PITTSBURGH (KDKA) — The cause of a train derailment in Station Square earlier this year has been determined.READ MORE: U.S. Steel Tower In Downtown Pittsburgh Lights Up To Promote Heisman Campaign Of Pitt QB Kenny Pickett
The Aug. 5 derailment sent those waiting for the T below running as seven rail cars tumbled from the tracks above in the worst train accident within the city limits in decades.
Fortunately, the cars held nothing more dangerous or volatile than dog food and mouthwash, but as clean-up crews began the daunting task for clearing the wreckage and debris, investigators set about to determine the cause.
On Wednesday, the Federal Railroad administration posted the findings of Norfolk Southern, which owns the train, and the railroad concludes that a broken or fractured rail caused it to derail.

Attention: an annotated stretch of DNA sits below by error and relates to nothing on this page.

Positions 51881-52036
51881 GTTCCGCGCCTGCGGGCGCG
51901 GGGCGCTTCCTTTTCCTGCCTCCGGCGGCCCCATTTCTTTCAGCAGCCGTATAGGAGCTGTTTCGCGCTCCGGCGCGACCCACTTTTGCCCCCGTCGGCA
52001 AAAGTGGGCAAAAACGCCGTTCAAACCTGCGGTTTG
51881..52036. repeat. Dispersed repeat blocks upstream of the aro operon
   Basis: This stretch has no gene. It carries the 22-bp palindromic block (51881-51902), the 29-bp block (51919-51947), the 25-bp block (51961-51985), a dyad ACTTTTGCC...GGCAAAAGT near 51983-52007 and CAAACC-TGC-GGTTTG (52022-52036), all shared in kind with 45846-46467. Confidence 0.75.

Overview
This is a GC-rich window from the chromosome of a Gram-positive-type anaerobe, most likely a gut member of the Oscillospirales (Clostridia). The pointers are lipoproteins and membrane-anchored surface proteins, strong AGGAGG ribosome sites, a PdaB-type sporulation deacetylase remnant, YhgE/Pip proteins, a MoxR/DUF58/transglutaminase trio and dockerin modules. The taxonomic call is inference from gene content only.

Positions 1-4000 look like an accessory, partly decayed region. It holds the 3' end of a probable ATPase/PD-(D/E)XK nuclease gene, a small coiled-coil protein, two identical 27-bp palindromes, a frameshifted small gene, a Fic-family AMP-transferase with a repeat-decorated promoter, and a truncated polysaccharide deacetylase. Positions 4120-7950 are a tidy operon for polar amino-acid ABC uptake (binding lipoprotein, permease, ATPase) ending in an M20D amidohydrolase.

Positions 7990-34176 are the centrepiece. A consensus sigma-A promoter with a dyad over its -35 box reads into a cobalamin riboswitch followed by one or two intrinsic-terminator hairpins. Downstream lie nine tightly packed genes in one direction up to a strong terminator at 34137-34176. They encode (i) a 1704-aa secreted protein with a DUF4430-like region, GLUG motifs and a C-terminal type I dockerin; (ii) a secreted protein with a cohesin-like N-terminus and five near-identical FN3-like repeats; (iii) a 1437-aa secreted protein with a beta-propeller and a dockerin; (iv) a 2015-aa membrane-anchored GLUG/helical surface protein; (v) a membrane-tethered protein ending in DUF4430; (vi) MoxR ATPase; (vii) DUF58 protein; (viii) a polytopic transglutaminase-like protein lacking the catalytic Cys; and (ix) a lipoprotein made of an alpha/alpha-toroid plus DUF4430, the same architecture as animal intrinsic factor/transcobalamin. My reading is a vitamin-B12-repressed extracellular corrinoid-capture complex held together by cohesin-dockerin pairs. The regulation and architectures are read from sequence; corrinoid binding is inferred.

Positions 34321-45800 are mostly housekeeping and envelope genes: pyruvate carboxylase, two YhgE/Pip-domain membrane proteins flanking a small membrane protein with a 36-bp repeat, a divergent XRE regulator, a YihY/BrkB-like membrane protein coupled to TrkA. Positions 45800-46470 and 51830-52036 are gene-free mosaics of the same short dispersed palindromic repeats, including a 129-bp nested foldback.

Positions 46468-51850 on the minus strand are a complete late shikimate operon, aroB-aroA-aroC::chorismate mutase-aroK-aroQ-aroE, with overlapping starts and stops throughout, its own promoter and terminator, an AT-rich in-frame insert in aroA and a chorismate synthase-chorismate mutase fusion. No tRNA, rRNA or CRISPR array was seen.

The railroad had no further comment, but in its report it determined the train was traveling a recorded speed of 25 mile an hour and does not appear to have exceeded speed limit.READ MORE: Homeowner Convicted In Killings Of 2 Teens Smoking Marijuana Inside His Garage
It also gave no indication of operator error. Rather, it cites the defective track alone as the primary cause.
Norfolk Southern not only own the train but the tracks themselves and is responsible for their maintenance. Its report estimates the damage to the train at $774,000 and the damage to the tracks at $80,000.
There was additional damage to the T line tracks and station below, but there was no comment from the Port Authority on whether the railroad has paid for those repairs.
However, the railroad has said in the past it would cover all damage done by the derailment.
The Federal Railroad Administration has not yet completed its investigation, but it will certainly lead to questions and concerns about track maintenance, especially within a populated area like the city.MORE NEWS: Former Ohio Sheriff’s Deputy Jason Meade Charged With Murder In Shooting Of Casey Goodson Jr.
Fortunately, no one was injured in the derailment and the train was not hauling anything toxic or flammable.